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  1. #1

    Join Date
    Jul 2011

    GP1300R engine rebuild

    First I want to say Hi to you all, First post after some months of reading.

    Im a Swedish rider and bought me a Gp1300R -04 for some months ago.
    Directly I discover that it took in water and start of with some repairs and fixes.
    (It was the intake duct how has ripped the inserts out from the hull)

    Did go with DIY pump tunnel reinforcement also but some extra in bottom of the hull, repair after the inserts.
    Sealed the pump shoe.
    Also went for premix.
    R&D ride plate
    R&D 1200 Intake

    Had fun one month, and then one evening it just died, took and start it up again and it seems like it ride as normal, maybe I lost some rpm.
    Ride with it the next day and it died again. This time it didn't ride so good afterwards, max 4300 rpm. Ride it in to my trailer and took it up.
    Made an compression test and zero on the third cylinder. (the rearest one)
    Has not have the time yet to put everything apart, but guess that piston is totaly fried.

    So now to my questions. The machine has 135 hours, shall I go for a total rebuild, pistons, cylinder, rod, crank?
    Or top end is enough. Of course look if crank and rods are okay first.
    Then witch parts shall I go for, stock or some nice aftermarkets?
    Some other things that will help to keep the dependability higher?

    Also thinking about going free flow on the exhaust, my friend has an GPR1200 can we switch waterbox with each other witout any power lost on his craft?
    Read that the 1200 box should be better with FF on 1300.


  2. #2
    It really depends on how bad it is inside. Obviously a full rebuild is better, but a top end is cheaper. Hell my 760 blew up, we dumped the metal shavings out of the motor, threw a top end on it, and this is its second season running strong so sometimes you can get away with it. As for changing your waterbox or the ff don't bother. You'd not making enough power yet to warrant it. If you want to spice things up get yourself a fuel controller and have the head milled to 150 psi compression and do a nice rebuild. After that slap on a dynafly and you'll be happy. Oh and make sure you have waveater clips on your powervalves!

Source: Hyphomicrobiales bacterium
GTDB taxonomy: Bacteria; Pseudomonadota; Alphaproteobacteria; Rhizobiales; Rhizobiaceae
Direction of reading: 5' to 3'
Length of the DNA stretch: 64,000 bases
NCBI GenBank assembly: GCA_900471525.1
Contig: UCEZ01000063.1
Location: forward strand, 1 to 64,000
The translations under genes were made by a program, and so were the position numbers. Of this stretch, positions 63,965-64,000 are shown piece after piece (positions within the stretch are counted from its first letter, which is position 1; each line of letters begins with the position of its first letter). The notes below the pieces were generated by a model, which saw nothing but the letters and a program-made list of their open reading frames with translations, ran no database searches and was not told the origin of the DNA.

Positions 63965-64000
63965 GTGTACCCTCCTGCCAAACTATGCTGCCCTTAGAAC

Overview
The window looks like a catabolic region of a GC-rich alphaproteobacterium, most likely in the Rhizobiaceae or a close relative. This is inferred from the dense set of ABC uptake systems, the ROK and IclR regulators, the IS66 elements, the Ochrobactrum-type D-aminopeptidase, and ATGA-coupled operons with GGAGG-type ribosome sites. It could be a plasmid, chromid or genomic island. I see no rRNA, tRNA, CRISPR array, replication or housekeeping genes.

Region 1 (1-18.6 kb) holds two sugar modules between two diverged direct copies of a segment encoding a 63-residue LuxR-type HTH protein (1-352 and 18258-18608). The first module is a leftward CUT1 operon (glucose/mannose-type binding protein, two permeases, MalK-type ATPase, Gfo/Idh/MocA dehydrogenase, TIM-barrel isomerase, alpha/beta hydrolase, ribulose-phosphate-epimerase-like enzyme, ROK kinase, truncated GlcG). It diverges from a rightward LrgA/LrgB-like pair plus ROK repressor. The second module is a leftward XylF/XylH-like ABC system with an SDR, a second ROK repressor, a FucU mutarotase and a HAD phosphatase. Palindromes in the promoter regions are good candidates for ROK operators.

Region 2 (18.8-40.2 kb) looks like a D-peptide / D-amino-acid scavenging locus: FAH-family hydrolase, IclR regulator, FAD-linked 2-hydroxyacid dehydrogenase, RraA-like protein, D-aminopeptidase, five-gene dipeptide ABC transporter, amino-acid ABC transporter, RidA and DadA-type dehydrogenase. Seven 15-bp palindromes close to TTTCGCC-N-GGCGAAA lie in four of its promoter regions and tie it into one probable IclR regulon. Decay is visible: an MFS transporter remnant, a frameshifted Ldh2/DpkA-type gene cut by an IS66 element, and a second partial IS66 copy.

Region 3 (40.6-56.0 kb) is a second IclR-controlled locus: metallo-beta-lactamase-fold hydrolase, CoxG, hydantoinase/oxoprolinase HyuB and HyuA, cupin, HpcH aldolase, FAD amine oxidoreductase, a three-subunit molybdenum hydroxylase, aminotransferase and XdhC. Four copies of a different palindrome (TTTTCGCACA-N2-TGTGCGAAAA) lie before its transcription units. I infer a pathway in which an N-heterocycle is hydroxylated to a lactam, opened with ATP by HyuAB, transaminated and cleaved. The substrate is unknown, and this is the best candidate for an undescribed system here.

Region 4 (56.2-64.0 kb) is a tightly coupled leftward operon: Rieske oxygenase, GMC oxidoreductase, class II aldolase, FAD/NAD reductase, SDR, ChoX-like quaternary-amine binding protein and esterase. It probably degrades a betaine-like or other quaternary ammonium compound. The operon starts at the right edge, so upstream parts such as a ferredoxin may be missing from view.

3. #3

    Join Date
    Jul 2011
    Has ripped it apart today, didn't look nice. What do the expert think has happend? Is it a power valve catch?
    This is the third cylinder
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    The other cylinders and pistons had some scratches also but not so deep as third. Probably possible to hone. Experts on piston wash can take a look at the other two, I will have it to that they has gone little lean?
    Click image for larger version. 

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    Then my head look like this, is it repairable?
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    I'm pretty impressed that the craft did 50km/h in 40 minutes back to the trailer location.

    I will probably go for a complete rebuild now, don't know yet if I shall bore to 1390 and maybe a high compression head.

  4. #4

    Join Date
    Jan 2006
    Texas City, Texas
    Quote Originally Posted by SweRider View Post
    .............. and then one evening it just died, took and start it up again and it seems like it ride as normal, maybe I lost some rpm. Ride with it the next day and it died again..........

    When you pull the cylinders, you will have a better idea about wether or not to do a full rebuild. As bad as the head looks, a machinest may be able to salvage it, recut and reshape the domes and still get you to a conservative compression range of 150 psi. You will save a lot of money going that route rather than getting an aftermarket one. Make sure you get with someone who knows about these engines though. The head will need a specific cut to minimize detonation at that compression.

    You are on the right track of what to do, generally speaking, but I wanted to offer some advice for the future about 2-strokes that I think is just as important.

    Sometimes 2-strokes will give a hint of a problem, and in your case the hint was that it died for "no apparent reason". As a rule, once a 2 stroke begins to go bad the only thing that happens is that it get worse faster and faster. The more you ride it the faster it goes bad and the cost to repair increases.

    If a symptom that you cannot identify immediately appears, the best thing to do is to shut the boat down, put it on a trailer and try to figure what the problem is. This may have started out as a mild seizure or a little detonation due to bad gas that could have been easily repaired. Instead, it quickly accellerated into something really ugly and expensive.

    The more you ride your boat the more in tune you get with how it operates. My gut tells me that this sort of thing will happen from time to time, and this philosophy of not riding even to the point of towing it in to minimize damage has served me well through the years. Yeah, it is inconvient, but it sure saves money,time, and grief in the long run.

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